For Manchester to London with easyJet, this wouldn’t be as convenient, and would actually cost you more.

Unless you are an avid aviation fan and want to pay for two flights (Stop over in Belfast on the way), then this element is actually unsustainable, especially if you have to make some first thing meetings.


At this stage, it remains clear that it is cheaper to go by train to London from either Manchester or Glasgow (easyJet being the exception on the Glasgow-London route), so what does this all mean?

Could Scrapping Air Passenger Duty Enable A Switch From Rail to Air?

Photo Credit: James Field/AviationSource

In the context of the easyJet flight from Glasgow to London, it would make the airfare even cheaper than what it already is, and could encourage more flights to be added if that was the case.

If you are looking at it from the perspective of British Airways, scrapping Air Passenger Duty Tax (APD) would make it more affordable, but wouldn’t meet the level of train pricing unless passenger services charges were scrapped as well.

Both of those charges being scrapped would provide beneficial elements to both the airlines, but also to the consumer as well moving forward.

With UK Prime Minister Rishi Sunak recently announcing there will be no additional taxes on flying in the country, this will be welcome news, but airlines, and no doubt customers, want more.

The UK Government cut APD earlier this year, which resulted in Ryanair announcing nine new routes out of the country.

However, Jade Kirwan, the Head of Communications for the Irish low-cost carrier had this to say on the matter:

“While the halving of APD on domestic flights from Apr ‘23 has allowed Ryanair to add more domestic routes to our UK schedule for Summer ’23 if we are to continue to grow and drive traffic/tourism recovery for the UK, the UK Govt should immediately scrap APD for all travel and provide incentives for airlines like Ryanair to stimulate growth and recovery for the entire UK market.”

Overall: Can The Airline Industry Put Pressure on Train Companies?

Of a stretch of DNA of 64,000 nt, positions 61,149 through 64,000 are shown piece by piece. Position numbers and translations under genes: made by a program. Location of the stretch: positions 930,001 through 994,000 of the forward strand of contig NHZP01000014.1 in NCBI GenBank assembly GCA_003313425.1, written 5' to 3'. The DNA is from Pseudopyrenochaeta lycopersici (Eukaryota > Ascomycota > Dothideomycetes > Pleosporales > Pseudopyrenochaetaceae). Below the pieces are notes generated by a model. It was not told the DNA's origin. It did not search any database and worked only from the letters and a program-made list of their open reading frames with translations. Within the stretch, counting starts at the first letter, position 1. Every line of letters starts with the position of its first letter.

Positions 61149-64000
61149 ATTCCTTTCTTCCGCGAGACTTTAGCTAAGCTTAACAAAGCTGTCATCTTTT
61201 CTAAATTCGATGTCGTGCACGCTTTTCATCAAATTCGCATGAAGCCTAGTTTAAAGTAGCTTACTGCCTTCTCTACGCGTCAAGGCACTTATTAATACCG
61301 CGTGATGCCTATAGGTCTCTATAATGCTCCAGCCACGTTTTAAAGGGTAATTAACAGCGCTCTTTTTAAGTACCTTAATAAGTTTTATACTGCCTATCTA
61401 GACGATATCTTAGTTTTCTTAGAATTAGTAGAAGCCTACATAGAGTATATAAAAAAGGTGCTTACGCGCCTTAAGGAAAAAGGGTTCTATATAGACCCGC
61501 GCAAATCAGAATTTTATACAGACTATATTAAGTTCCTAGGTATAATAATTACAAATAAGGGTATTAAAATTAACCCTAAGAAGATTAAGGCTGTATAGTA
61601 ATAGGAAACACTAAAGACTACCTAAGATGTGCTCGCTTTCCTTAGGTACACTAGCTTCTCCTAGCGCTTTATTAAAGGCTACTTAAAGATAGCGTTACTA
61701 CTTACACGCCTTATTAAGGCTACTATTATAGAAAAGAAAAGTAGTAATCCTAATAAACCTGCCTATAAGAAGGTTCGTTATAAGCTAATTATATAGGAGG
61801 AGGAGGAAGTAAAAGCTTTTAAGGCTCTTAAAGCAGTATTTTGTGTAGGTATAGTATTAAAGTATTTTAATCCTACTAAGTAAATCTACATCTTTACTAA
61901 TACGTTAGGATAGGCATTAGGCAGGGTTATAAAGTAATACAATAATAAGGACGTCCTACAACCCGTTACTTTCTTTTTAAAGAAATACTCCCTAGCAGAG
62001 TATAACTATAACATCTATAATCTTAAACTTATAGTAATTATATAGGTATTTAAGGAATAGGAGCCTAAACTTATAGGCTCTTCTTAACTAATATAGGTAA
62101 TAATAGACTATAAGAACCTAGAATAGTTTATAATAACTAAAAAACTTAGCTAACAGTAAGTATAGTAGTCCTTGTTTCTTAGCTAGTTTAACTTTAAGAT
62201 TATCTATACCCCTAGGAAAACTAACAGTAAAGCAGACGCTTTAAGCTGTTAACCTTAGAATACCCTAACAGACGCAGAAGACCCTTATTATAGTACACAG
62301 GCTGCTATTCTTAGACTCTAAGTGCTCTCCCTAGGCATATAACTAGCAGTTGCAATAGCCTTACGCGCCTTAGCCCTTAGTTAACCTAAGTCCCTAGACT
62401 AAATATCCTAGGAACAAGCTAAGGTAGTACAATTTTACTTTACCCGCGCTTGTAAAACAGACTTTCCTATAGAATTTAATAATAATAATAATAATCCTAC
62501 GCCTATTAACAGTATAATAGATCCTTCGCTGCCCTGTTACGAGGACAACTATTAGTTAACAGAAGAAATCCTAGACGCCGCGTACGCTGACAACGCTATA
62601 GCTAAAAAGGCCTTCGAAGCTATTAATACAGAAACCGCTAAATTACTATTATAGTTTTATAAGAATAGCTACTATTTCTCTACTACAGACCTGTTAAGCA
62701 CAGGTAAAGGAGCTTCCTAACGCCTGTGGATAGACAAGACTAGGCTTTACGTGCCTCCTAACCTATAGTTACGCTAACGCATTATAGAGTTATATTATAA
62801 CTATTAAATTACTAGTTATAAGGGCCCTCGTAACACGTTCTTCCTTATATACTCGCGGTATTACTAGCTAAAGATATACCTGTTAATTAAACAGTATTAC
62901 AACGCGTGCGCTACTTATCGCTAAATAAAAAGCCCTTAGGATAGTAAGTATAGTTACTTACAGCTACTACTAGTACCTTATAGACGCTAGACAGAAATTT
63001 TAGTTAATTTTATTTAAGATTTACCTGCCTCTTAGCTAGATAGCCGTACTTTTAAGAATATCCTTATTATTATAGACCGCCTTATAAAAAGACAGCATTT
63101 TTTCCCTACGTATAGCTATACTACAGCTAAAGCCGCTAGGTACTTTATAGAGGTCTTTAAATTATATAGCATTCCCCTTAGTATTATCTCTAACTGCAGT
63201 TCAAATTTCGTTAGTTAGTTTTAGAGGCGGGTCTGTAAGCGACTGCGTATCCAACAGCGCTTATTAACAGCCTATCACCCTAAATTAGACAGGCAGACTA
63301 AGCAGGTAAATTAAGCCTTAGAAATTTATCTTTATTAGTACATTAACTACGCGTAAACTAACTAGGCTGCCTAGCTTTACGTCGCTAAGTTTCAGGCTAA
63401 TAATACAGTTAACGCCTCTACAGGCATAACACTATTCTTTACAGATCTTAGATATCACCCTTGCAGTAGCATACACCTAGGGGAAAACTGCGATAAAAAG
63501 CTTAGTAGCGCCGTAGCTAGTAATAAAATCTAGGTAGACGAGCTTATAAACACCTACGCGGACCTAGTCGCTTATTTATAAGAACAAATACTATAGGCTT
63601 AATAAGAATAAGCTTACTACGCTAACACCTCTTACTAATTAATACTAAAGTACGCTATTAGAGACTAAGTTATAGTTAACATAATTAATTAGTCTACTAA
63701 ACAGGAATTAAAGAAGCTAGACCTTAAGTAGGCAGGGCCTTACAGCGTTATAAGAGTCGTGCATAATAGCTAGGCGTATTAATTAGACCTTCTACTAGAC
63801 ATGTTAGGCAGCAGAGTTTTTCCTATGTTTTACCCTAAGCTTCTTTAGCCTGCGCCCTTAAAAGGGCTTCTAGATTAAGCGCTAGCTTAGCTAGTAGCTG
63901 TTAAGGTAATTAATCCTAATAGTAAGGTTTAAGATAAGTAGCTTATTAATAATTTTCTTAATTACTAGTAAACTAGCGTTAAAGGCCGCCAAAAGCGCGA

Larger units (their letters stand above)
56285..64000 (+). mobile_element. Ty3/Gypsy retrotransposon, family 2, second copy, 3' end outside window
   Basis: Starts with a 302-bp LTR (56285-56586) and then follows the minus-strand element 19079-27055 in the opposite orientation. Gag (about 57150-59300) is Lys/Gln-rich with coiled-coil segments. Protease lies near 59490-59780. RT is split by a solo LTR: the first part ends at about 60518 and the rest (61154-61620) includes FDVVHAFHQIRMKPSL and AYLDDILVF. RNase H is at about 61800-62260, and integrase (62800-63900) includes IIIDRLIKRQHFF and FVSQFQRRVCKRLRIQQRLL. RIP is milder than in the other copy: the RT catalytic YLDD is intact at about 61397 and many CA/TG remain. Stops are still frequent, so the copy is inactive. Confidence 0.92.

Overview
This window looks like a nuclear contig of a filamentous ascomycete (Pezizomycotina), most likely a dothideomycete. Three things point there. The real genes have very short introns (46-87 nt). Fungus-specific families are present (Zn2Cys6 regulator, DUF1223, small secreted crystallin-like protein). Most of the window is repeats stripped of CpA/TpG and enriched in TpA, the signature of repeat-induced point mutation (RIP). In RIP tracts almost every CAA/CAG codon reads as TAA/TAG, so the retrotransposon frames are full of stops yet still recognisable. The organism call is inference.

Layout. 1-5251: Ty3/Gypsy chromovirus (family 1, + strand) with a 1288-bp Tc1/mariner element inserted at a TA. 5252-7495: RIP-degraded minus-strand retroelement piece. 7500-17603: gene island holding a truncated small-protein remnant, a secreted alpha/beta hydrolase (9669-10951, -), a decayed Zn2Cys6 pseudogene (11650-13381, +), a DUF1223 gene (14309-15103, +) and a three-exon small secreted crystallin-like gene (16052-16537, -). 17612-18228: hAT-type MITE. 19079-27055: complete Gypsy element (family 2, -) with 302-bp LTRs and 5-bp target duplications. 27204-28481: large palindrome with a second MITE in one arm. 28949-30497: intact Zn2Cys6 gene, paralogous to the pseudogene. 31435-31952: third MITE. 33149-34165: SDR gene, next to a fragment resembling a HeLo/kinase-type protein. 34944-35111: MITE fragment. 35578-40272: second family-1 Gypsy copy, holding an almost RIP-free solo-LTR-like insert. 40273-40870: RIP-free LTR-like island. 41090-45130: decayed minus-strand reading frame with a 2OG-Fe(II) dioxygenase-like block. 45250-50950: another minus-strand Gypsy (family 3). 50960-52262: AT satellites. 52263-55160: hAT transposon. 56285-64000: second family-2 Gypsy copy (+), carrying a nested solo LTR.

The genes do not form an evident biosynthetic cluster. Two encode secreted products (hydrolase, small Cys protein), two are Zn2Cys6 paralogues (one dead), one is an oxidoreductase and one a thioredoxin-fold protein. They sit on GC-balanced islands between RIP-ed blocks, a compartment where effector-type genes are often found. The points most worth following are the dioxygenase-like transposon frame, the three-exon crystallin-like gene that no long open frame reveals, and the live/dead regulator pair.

G-13114, CC BY-SA 4.0, via Wikimedia Commons

With executives of train companies being lambasted for taking so much money off the typical commuter and not providing a reliable enough service, can the airline industry put pressure on train companies in that respect?

That is overly dependent on whether the Government is willing to scrap APD either in its entirety or by another hefty percentage.

If a further scrapping of the tax occurs, then such pressure can be applied to train companies, so then they can bring the prices down.

However, that may not be a popular opinion in the context of the ongoing rail strikes, where pay disputes and working conditions still continue to unfold.

You also have the environmental factor as well. Whilst Prime Minister Sunak said there wouldn’t be any additional taxation on flying, other countries across Europe are taxing domestic flights further to encourage an increase in rail travel.

But to counter that, with more fuel-efficient aircraft coming into the foray, as well as development into hydrogen and electrification progressing at a strong rate, why can’t the airline industry have a chance at taking on the rail industry and provide more affordable travel for the consumer?

All of this will no doubt offer some changes in the years ahead, especially as sustainability continues to be a big issue within the UK. It will be interesting to see how all of this will pan out.